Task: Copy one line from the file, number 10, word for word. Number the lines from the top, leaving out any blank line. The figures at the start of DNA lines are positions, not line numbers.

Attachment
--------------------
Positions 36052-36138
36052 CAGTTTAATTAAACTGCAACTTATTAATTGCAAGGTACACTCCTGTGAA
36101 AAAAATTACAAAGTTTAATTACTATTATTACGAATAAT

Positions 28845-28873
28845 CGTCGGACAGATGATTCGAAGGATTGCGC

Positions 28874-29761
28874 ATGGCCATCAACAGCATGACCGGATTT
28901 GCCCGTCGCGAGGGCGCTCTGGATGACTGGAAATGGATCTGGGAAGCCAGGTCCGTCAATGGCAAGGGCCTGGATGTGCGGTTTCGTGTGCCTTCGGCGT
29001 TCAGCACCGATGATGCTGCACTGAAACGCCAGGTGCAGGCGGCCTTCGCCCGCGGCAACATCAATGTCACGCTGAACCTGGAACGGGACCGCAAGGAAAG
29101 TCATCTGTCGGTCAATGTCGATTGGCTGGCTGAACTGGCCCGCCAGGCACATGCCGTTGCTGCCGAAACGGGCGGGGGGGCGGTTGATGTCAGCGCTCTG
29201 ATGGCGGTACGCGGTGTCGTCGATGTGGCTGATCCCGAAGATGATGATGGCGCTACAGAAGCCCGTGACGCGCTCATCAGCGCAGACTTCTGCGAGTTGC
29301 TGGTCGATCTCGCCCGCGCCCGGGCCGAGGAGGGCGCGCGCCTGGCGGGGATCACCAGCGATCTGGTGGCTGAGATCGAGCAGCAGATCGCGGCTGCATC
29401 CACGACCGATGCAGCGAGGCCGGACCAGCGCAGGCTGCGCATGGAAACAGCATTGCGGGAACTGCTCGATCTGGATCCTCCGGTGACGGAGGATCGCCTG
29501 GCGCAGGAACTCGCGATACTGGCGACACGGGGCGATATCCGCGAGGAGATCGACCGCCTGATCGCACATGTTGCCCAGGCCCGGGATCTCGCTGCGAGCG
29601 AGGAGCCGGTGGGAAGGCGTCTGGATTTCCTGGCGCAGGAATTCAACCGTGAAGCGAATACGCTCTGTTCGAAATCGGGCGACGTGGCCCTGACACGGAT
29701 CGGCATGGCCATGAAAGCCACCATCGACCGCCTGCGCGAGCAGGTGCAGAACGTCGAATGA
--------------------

29101 TCATCTGTCGGTCAATGTCGATTGGCTGGCTGAACTGGCCCGCCAGGCACATGCCGTTGCTGCCGAAACGGGCGGGGGGGCGGTTGATGTCAGCGCTCTG